In a text file, ignoring any trailing whitespace at the end of each line, I assume that if a line is not ended with a digit, then there is a line break between the line and the next line, and I would like to find these line breaks and then concatenate them into one line. For example

line 1
li
ne 2

There is a line break between the second and the third lines and I should modify the file to be

line 1
line 2

To find such line breaks, I need to do multiline matching. I does it by changing record separator, but the following doesn't work:

$ awk 'BEGIN{RS="";}; { if (match($0, /[^[:digit:] ] *\n/)) print $0;} ' inputfile

To concatenate two lines separated by a line break, I am still wondering.

Thanks.

  • setting RS to the empty string will turn on paragraph mode (records will be separated by runs of empty lines), not 'multiline matching' which is always on in awk. It's no wonder your script doesn't work, because it will just treat the whole file as a single record and print it, terminated by an extra newline (ORS). Also, there's absolutely no point in using the match() function, if you're not using its return value or the RSTART or RLENGTH variables. – mosvy Nov 13 at 17:02
up vote 1 down vote accepted

You could run something along the lines of

awk 'BEGIN{RS=SUBSEP; ORS="" } {print gensub(/([^0-9])\n/,"\\1","g",$0)}' ex
  • RS=SUBSEP sets the Register Separator to a value that is never present in a text file (slurps the input file to $0)
  • then do you favorite multiline transformation
  • Thanks. Do you know matching without substitution for multiline case? – Tim Nov 13 at 21:29
  • I was wondering if this reply doesn't work well sometimes? Why is this reply downvoted? – Tim Nov 13 at 22:30
  • Is RS="\f" also a working solution? – Tim Nov 13 at 22:40
  • 1
    This seems to add an empty line at the end of the output. I'm not sure exactly why at the moment. – Kusalananda Nov 13 at 22:40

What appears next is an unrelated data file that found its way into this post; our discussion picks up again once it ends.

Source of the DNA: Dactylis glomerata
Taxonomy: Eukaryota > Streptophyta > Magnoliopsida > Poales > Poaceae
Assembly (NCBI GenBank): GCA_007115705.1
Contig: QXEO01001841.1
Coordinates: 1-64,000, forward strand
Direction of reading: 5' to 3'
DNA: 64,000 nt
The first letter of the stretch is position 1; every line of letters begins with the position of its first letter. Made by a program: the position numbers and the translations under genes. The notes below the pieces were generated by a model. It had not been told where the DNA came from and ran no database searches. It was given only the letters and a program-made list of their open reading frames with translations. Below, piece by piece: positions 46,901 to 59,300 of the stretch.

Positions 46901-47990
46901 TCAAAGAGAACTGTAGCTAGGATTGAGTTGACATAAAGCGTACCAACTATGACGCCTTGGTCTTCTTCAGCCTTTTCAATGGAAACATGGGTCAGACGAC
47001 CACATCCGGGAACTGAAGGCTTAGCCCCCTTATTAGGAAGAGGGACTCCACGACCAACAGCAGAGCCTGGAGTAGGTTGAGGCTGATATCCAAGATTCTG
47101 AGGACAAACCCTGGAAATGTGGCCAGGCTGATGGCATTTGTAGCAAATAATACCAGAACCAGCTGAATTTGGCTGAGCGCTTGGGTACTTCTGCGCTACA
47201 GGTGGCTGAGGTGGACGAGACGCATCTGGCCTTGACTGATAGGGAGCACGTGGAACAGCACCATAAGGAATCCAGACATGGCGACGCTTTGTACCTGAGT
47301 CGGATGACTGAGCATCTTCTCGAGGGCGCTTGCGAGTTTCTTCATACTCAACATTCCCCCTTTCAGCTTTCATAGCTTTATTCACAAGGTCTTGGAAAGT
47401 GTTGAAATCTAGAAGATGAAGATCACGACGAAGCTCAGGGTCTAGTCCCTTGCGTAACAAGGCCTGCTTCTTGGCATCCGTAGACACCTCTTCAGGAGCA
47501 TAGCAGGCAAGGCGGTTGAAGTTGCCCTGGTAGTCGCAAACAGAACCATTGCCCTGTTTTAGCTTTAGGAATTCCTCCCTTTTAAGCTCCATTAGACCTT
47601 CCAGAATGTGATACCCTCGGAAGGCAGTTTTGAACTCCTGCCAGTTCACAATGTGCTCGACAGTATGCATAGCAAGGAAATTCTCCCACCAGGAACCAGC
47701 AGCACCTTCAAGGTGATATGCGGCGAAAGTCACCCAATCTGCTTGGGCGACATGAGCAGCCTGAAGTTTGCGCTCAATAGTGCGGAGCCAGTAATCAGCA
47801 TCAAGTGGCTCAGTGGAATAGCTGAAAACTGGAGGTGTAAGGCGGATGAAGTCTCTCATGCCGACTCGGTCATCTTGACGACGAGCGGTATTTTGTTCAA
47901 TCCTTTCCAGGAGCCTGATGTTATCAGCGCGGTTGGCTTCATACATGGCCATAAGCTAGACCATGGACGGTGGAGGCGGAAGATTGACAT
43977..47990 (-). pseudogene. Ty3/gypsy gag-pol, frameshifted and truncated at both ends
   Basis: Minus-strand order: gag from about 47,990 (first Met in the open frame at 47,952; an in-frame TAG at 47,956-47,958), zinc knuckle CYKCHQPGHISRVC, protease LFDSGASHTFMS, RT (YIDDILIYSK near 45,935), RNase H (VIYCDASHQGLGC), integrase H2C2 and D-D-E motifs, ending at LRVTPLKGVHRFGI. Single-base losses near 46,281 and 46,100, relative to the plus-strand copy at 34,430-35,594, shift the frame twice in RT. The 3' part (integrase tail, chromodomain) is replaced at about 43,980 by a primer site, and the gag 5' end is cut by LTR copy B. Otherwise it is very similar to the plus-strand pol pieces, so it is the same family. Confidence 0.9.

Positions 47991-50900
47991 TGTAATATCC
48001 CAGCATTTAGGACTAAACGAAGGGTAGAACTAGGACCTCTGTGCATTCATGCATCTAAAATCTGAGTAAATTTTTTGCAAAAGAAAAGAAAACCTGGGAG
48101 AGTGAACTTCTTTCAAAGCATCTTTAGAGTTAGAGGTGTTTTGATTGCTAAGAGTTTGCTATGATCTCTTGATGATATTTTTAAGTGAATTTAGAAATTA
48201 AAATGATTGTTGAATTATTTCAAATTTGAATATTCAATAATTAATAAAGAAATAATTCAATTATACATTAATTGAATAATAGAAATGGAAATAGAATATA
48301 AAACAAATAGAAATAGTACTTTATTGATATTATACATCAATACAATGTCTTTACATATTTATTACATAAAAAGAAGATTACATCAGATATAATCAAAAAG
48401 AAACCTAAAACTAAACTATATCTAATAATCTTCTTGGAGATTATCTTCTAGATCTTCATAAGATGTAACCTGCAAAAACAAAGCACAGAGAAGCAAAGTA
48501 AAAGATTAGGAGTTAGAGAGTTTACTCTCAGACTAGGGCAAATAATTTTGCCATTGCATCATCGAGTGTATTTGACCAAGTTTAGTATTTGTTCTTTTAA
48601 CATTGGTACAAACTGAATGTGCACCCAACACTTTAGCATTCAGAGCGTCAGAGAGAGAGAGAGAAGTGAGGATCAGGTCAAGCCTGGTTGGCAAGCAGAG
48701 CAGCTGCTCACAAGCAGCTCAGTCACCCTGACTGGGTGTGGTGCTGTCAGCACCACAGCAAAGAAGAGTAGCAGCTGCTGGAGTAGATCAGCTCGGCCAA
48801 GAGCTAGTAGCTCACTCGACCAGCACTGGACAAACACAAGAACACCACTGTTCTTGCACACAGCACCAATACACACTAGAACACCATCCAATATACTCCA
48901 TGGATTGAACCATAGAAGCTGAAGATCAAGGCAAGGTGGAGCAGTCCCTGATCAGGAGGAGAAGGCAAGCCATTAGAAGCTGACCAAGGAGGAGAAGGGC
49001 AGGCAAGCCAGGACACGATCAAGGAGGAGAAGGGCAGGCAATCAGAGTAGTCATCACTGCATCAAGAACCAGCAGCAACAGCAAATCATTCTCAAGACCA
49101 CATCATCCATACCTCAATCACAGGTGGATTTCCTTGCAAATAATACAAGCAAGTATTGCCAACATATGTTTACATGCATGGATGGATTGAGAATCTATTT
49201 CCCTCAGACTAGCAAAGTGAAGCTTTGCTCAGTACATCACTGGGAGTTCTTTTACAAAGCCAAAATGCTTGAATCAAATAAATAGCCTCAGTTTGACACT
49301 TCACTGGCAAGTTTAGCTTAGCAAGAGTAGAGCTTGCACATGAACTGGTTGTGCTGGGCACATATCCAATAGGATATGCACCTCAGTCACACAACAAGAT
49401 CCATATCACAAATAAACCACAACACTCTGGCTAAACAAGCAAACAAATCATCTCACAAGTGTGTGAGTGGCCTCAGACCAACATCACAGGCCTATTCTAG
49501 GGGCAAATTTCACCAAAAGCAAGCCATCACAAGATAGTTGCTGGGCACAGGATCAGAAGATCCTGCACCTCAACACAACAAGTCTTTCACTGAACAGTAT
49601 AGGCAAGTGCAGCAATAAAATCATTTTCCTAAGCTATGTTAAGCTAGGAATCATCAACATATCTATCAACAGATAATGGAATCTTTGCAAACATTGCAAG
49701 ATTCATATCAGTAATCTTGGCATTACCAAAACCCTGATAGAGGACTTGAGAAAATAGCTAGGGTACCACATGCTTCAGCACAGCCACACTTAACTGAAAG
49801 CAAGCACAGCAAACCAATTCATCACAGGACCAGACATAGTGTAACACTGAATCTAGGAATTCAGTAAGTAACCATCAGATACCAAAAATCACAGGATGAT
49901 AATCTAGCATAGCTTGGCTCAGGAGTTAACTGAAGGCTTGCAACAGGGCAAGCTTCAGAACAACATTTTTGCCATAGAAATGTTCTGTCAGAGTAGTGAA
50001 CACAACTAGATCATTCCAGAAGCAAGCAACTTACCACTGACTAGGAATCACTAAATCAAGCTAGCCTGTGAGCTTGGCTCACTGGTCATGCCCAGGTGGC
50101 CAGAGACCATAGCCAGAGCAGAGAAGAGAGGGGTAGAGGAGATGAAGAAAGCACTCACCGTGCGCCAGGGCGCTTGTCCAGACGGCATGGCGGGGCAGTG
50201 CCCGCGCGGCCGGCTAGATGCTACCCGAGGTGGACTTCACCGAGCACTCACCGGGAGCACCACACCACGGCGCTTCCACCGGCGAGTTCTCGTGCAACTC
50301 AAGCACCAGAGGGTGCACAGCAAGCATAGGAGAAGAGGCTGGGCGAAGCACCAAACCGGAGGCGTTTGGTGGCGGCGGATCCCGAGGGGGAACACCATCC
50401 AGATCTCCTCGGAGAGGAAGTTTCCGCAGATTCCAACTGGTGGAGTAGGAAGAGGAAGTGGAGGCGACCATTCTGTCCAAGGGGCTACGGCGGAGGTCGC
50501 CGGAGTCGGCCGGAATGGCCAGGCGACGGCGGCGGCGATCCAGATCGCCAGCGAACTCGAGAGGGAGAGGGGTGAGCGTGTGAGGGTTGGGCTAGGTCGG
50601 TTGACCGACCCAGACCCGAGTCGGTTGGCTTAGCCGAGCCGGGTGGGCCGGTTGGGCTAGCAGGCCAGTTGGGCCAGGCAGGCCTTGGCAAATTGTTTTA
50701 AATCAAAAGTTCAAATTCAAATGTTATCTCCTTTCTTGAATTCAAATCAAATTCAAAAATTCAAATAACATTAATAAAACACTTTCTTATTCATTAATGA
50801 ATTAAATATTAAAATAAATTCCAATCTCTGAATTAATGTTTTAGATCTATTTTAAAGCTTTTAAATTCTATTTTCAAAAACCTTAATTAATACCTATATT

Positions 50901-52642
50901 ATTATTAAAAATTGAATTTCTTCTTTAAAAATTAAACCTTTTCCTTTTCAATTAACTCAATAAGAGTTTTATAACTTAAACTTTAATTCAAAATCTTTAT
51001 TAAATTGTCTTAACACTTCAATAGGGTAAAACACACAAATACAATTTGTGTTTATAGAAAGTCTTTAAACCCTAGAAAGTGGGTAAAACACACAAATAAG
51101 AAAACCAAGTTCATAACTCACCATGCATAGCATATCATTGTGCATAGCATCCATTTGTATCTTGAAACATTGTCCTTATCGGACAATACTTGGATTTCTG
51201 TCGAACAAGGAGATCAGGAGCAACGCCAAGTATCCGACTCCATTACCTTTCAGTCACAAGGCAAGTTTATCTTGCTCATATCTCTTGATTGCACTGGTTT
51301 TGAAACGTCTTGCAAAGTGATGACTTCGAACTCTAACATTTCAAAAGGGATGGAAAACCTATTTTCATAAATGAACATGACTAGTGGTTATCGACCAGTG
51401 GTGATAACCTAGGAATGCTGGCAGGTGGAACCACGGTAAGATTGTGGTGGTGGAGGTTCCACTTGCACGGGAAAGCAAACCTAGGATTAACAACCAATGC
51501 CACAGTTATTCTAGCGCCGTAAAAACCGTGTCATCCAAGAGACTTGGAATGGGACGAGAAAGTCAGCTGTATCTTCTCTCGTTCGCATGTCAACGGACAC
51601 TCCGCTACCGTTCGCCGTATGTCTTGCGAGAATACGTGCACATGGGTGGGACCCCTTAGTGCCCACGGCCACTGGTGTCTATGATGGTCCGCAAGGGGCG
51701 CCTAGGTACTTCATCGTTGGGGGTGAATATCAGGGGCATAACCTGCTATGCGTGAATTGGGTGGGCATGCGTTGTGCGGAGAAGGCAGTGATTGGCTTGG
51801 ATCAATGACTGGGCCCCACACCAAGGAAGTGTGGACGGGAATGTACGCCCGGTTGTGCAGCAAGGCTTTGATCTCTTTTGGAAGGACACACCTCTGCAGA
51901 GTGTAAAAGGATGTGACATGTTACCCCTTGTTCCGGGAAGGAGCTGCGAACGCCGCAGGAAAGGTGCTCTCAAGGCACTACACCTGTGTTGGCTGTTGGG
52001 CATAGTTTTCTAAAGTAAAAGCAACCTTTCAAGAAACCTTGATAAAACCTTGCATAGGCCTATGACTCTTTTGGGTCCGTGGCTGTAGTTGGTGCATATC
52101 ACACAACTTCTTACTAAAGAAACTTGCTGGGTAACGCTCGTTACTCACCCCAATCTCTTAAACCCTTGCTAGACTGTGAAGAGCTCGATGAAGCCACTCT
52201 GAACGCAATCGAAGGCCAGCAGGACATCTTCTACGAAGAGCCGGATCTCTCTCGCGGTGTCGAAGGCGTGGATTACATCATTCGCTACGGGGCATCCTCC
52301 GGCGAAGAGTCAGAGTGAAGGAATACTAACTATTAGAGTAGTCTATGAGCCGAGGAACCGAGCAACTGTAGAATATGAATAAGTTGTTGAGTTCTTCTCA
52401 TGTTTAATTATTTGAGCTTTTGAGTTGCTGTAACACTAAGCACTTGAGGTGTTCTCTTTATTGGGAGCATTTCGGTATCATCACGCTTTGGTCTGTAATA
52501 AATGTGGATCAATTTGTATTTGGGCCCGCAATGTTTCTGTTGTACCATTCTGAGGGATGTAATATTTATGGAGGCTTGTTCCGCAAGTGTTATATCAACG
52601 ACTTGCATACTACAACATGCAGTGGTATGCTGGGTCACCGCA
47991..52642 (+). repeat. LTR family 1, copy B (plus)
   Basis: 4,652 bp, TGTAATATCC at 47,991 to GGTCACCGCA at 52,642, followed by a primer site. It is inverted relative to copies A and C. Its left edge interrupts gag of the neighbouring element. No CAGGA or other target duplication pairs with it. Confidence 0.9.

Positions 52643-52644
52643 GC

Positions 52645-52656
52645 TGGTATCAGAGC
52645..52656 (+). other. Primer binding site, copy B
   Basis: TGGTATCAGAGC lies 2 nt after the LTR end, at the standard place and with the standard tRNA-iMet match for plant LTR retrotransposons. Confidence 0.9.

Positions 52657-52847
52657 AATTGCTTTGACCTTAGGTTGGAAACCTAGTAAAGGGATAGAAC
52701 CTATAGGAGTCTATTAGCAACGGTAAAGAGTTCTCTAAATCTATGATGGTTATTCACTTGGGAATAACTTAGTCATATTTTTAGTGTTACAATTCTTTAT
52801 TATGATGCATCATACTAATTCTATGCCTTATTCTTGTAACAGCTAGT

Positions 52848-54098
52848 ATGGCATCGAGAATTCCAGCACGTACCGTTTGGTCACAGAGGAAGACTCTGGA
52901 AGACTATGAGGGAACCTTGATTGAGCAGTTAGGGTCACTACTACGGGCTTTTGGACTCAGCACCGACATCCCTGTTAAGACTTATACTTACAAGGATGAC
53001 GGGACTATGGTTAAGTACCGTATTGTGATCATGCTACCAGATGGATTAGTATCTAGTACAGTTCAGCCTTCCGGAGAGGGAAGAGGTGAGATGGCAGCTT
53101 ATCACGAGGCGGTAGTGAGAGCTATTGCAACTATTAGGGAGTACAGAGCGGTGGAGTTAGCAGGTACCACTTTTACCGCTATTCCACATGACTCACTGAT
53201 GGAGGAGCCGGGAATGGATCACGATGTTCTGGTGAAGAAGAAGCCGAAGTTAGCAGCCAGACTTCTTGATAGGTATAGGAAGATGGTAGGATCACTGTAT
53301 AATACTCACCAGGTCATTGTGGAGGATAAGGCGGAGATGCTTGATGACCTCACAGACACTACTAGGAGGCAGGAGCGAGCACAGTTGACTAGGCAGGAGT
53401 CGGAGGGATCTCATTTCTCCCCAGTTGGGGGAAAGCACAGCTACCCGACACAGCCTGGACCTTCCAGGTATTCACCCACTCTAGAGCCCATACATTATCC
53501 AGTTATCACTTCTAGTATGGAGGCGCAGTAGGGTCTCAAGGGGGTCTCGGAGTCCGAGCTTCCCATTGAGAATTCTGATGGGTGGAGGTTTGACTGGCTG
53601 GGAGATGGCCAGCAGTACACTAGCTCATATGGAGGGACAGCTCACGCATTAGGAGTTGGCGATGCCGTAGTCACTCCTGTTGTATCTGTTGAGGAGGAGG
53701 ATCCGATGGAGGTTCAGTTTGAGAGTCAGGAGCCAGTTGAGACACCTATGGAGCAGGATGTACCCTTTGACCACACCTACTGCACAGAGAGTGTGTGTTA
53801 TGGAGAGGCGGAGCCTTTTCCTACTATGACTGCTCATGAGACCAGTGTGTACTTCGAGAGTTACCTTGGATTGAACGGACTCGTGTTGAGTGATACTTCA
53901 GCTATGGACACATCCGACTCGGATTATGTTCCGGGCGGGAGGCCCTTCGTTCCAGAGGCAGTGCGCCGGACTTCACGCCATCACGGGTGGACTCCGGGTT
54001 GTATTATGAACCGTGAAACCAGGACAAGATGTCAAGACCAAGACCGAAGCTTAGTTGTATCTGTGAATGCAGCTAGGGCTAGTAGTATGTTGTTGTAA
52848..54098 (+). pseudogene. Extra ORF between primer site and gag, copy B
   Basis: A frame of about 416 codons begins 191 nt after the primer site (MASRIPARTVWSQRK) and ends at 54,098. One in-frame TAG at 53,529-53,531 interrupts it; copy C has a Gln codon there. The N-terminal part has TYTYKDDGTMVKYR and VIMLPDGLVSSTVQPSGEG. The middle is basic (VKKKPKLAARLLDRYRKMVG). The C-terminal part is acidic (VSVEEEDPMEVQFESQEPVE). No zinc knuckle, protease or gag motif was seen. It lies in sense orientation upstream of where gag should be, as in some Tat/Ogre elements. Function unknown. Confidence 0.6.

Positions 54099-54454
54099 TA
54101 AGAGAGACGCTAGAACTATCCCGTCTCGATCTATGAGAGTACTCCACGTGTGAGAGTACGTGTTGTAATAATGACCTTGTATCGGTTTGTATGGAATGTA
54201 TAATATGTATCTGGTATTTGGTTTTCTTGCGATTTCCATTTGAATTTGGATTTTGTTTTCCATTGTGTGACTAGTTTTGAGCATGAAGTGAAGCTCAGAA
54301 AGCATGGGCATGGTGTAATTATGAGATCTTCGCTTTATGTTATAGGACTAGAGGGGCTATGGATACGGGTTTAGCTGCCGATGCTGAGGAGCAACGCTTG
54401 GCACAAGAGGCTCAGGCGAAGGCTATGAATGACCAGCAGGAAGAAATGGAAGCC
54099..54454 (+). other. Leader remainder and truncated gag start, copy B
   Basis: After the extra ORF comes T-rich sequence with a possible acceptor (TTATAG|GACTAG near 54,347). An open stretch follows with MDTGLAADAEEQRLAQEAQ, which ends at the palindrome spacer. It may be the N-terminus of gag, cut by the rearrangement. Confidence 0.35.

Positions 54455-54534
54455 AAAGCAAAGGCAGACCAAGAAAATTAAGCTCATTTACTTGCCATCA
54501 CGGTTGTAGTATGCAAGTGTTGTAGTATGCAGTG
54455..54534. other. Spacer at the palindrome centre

• 1
    @JJoao In general, print non-record data with printf and records with print. Since you're operating in "slurp mode" here (so to speak) and therefore do not really operate on records, it would be appropriate to use printf. – Kusalananda Nov 14 at 9:36

I would address it differently: by looping over the input until you find a "line-ending condition":

awk '{ 
       line=$0; 
       while($0 !~ /[[:digit:]] *$/ && getline > 0) { 
         line=line$0; 
       }
       print line
     }' < input

On an extended input file of:

line 1
li
ne 2
li
ne 
number 3
line 4

Or, more verbosely (to see the trailing space):

$ cat -e input
line 1$
li$
ne 2$
li$
ne $
number 3$
line 4$

The output is:

line 1
line 2
line number 3
line 4
  • Thanks. The script in your reply is very specific to the problem. I would like to see if there is a more general script, which can allow me to specify a multiline pattern and match (and substitute) the matches. – Tim Nov 13 at 16:50
  • What "multilne patterns" are you thinking of? – RudiC Nov 13 at 17:26
$ cat file
line 1
li
ne 2
lo
ng li
ne 3
$ awk 'line ~ /[0-9]$/ { print line; line = "" } { line = line $0 } END { print line }' file
line 1
line 2
long line 3

This accumulates an "output line" in the variable line, and whenever this variable ends with a digit, it is printed and reset. It is also printed at the very end to output the last line (whether complete or not).

Approximate sed equivalent (but with an explicit loop):

$ sed -e ':again' -e '/[0-9]$/{ p; d; }; N; s/\n//' -e 'tagain' file
line 1
line 2
long line 3

Small GNU sed?

sed ':L; /[0-9] *$/!{N; bL;}; s/\n//g' file

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